After spectacular fall, Struever reappears on the radar
Once-ubiquitous developer starts a new company
Several former executives of Struever Bros. Eccles and Rouse have formed a new company called Cross Street Partners. Left to right: Bill Struever, Michael Posko, J. Martin Lastner. (Baltimore Sun photo by Barbara Haddock Taylor / December 14, 2010)
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Struever is one of the founders of Cross Street Partners, a real estate venture made up of 28 employees who all once worked for Struever Bros., Eccles & Rouse, the company that changed Baltimore's landscape and that of other East Coast cities before coming apart in the throes of the recession, leaving a trail of lawsuits and unfinished developments.
Struever's re-emergence on the Baltimore development scene is being hailed by civic leaders who hope to see revitalization in Baltimore pick up as the economy improves — and to see Struever play a role.
"He's certainly one of the great citizens of Baltimore and one of the people most dedicated to making the city a better place, and one of the most imaginative," said Robert C. Embry Jr., president of the nonprofit Abell Foundation. "The fact that he is at work and involved with the city is a great plus for Baltimore."
But Struever's resurgence was not welcomed by everyone, as the collapse of Struever Bros. left many contractors and subcontractors, not to mention banks and others, unpaid.
This month, a judge in Providence, R.I., appointed a special master to sell Paragon Mills, a Struever Bros. project left unfinished. Joseph J. Reale Jr., a Providence attorney who represents some of the contractors who filed mechanics liens against Struever for unpaid work, estimated that subcontractors are owed more than $1 million for labor and materials.
Reale said nonpayment by Struever has been "a significant hardship." Told that Struever was part of a new business, Reale said it "didn't seem fair" that projects are moving ahead with Struever's involvement when many contractors and subcontractors are still awaiting payment.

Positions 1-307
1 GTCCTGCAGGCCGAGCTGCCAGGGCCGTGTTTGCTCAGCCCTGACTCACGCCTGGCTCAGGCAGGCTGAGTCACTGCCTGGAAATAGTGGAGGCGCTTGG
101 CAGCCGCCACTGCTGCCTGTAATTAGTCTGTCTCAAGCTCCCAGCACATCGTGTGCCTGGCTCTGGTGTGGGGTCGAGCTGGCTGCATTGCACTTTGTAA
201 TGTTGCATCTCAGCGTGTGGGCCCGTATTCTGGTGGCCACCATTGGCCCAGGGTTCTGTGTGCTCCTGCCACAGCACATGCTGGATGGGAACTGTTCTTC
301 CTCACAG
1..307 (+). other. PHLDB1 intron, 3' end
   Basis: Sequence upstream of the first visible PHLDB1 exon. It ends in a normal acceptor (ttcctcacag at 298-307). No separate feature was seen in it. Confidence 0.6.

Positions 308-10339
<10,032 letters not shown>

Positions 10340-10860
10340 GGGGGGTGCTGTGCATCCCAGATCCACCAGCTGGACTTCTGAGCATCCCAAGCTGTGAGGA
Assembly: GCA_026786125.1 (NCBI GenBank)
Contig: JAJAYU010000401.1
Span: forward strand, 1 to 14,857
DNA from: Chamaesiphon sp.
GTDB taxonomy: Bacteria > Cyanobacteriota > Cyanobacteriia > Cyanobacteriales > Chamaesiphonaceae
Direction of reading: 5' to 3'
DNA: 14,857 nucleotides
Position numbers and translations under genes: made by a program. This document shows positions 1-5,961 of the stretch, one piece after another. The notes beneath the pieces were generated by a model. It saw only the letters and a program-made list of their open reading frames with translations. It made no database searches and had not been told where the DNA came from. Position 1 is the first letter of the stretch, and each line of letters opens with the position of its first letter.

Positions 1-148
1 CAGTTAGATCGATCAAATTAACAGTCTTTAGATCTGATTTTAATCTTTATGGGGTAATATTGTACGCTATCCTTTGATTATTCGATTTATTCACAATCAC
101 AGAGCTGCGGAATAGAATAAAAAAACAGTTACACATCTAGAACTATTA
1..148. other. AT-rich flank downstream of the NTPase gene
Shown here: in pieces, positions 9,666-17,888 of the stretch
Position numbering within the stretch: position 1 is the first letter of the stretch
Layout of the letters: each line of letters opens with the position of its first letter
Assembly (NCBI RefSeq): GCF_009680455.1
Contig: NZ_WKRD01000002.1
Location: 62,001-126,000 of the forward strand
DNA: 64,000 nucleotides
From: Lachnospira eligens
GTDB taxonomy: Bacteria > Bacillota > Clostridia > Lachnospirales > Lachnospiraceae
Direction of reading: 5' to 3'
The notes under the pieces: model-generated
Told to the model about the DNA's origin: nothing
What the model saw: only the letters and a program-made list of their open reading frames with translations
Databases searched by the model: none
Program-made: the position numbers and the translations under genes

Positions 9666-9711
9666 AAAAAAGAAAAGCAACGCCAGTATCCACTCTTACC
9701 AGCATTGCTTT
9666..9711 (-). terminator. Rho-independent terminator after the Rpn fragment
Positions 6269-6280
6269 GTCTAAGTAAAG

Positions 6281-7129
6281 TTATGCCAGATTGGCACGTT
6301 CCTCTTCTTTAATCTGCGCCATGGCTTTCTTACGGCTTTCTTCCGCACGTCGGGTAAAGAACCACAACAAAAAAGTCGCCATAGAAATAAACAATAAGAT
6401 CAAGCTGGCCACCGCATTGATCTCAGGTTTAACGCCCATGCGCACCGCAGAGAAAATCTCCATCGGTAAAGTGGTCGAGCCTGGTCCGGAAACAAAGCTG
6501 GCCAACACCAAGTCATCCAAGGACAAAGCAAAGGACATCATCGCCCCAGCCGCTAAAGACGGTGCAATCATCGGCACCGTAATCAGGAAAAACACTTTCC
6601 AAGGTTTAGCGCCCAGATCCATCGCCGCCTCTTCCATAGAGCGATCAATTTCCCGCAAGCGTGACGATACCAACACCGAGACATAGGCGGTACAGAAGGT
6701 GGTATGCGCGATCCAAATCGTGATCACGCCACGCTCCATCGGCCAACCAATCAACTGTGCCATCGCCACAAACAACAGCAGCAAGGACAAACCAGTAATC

For many years, Struever was a fixture on the local development scene, advocating innovative ways to take advantage of Baltimore's waterfront, investing in the Urbanite magazine and offering ideas in public forums. It was Struever who pushed for the creation of the Downtown Partnership and the Waterfront Partnership. It was Struever and designer Alex Castro who put a winking Mr. Boh sign atop the former National Bohemian brewery. And it is Struever who has tried to save Fort Carroll, the Civil War fortress in the Patapsco River.
During the depths of the recession, in late 2008 and 2009, Struever dropped out of public view. He said at the time that he was keeping a low profile because he was concentrating on paying off debts and not launching any new developments.
But in recent months, Struever has become visible again, participating in such events as a waterfront planning conference in November, where he took part in a session on completing Baltimore's shoreline promenade. And in December, he met with Urban Land Institute experts seeking ways to revitalize downtown's west side.
"We're still throwing out a million ideas, just in a different way," Struever said during a recent interview at the new company's offices, housed in a renovated 1929 industrial structure at Tide Point called the Trestle Building.
He declined to answer questions about the status of Struever Bros. or respond to his critics, preferring instead to discuss Cross Street. The new venture is "all about being of service to others," Struever said.
"I want to be useful in any way I can," he said. "That's my goal in life: to be useful."
Launched quietly last May and just beginning to draw attention, Cross Street is working locally in many of the same areas — and on many of the same projects — where Struever Bros. made its mark, including Canton, Locust Point and Harbor East.
The scope of Cross Street's activities is in many ways similar to that of Struever Bros. — from project planning and general contracting to marketing, property management and tax credit consulting. Cross Street now manages some of the projects Struever originally developed or renovated, including Belvedere Square in North Baltimore, the Can Company in Canton and Tide Point in South Baltimore.
But Cross Street is by no means a clone of Struever's earlier venture. While Struever Bros. owned many of the projects it built, Cross Street Partners does not intend to own real estate, at least initially. Instead, it is using a fee-for-service model, working to manage, develop or reposition properties owned by others.
Cross Street's partners say that instead of creating a portfolio of successful buildings, the company's goal is to create a portfolio of successful clients.
The new arrangement allows Cross Street to stay lean and nimble, assembling teams of experts to work on specific projects. Before the recession hit, Struever Bros., Eccles & Rouse employed as many as 367 people.